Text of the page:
January's column featured some highlights of the world-renowned quality consultant, Mr. Masaaki Imai's keynote presentation at the 1999 Information Quality Confer-ences. This month's column continues that discussion by describing the principles of Gemba Kaizen.
KAIZEN1 comes from two Japanese words, Kai meaning, "change," and Zen meaning "good" (for the better). In business, KAIZEN means "continuous process improvement involving everyone in the organization."2 Gemba, the Japanese word meaning the "real place," refers in business to the place where the work that adds value takes place. In manufacturing, Gemba is the shop floor. In the information age, Gemba is anywhere that processes are performed and information originates or knowledge is gained.
Gemba KAIZEN Principles
KAIZEN has a five-step process for dealing with problems and anomalies when they occur. These are called the Gemba principles.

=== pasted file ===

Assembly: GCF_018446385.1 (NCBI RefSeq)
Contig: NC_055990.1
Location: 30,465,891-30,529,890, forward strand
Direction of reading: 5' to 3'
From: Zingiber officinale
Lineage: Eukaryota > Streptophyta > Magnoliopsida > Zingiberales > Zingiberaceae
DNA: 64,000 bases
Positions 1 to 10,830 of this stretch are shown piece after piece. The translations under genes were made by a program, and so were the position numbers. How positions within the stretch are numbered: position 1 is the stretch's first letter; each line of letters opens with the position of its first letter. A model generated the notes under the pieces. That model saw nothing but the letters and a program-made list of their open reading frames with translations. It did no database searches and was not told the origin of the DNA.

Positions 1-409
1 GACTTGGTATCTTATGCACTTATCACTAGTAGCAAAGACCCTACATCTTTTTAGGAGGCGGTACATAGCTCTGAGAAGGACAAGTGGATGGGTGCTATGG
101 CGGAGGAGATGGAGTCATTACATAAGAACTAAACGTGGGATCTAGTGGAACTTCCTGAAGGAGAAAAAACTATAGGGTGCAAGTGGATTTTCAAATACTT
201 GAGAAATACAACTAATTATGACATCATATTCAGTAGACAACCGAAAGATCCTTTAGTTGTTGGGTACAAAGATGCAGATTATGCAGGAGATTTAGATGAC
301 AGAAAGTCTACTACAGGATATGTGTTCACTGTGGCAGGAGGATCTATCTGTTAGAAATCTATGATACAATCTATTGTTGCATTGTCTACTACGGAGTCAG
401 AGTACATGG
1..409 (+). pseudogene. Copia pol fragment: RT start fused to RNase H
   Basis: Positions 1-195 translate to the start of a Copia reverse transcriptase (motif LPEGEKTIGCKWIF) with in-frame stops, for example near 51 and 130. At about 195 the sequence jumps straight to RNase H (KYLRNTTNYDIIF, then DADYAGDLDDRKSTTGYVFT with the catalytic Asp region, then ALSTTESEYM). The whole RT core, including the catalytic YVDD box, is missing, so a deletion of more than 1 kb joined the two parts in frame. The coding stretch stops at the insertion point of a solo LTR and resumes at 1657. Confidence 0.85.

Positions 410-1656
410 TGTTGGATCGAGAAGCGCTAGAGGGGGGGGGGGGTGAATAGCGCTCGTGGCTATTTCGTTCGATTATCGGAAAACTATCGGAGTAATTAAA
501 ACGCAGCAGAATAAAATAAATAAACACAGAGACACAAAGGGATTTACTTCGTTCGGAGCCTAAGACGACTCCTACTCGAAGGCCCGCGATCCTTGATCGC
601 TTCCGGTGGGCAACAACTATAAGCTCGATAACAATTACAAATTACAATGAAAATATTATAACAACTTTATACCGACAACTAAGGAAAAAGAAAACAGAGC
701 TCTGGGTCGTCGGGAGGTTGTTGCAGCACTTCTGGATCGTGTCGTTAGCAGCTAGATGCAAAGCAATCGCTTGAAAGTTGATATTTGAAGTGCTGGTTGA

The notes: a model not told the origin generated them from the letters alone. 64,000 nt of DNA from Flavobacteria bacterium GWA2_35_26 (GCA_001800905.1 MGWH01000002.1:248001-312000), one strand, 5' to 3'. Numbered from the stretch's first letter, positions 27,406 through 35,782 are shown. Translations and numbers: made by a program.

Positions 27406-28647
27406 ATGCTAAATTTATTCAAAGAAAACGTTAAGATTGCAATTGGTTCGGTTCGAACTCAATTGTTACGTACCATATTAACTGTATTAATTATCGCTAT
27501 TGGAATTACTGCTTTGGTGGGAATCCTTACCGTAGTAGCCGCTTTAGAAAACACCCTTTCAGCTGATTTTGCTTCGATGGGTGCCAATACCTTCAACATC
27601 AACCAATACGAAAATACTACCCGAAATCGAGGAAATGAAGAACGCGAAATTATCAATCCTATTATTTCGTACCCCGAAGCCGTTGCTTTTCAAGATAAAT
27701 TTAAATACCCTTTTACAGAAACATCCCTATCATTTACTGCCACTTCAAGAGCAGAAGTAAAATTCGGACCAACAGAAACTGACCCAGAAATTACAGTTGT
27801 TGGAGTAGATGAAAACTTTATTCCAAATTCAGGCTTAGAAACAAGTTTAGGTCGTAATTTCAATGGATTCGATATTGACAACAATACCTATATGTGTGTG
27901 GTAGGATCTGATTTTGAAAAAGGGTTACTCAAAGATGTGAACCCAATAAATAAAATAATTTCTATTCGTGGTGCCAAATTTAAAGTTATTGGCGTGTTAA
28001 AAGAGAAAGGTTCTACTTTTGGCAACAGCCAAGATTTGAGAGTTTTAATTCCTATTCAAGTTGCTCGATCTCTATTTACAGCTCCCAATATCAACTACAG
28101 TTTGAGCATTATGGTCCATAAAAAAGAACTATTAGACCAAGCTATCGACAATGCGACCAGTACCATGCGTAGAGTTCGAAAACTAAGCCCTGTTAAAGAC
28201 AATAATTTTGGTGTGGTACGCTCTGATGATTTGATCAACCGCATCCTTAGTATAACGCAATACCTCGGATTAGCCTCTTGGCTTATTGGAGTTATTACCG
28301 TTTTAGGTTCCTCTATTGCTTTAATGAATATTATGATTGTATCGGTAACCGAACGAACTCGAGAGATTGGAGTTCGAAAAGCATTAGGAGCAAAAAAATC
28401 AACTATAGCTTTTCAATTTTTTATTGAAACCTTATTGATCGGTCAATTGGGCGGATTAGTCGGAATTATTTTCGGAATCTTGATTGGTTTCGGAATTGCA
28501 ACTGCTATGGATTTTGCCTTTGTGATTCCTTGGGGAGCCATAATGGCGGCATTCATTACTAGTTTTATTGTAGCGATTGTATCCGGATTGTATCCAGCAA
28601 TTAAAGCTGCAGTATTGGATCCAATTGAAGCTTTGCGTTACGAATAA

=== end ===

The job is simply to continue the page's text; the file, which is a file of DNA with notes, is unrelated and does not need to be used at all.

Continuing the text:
In information quality, Gemba is any place where interaction takes place and knowledge is gained. Gemba is not necessarily where data is entered into a computer. Gemba is where the information-originating processes occur. In addition to the shop floor where KAIZEN is learned about the products produced, Gemba is the point of sale where customers buy goods. It is also the warehouse where orders are filled and the shipped quantity and inventory count become updated. Gemba is the accident scene where investigators seek to discover and record the data about the accident. It is also the phone conversation where prospective travelers make reservations and indicate their travel details. It is the ticket counter where they check in and indicate their seating preference and check bags. Gemba is the gate where they board the plane. It is the airplane cabin where the passengers give information as to their preferences, and it is the destination baggage claim where they collect their bags or describe those that may have gone elsewhere. Gemba is the clinic examination room where the nurse and the doctor interact with the patient and record information. In short, Gemba is wherever knowledge and information are exchanged between the enterprise and the stakeholders of the enterprise.
The five steps of Gemba KAIZEN of information quality are: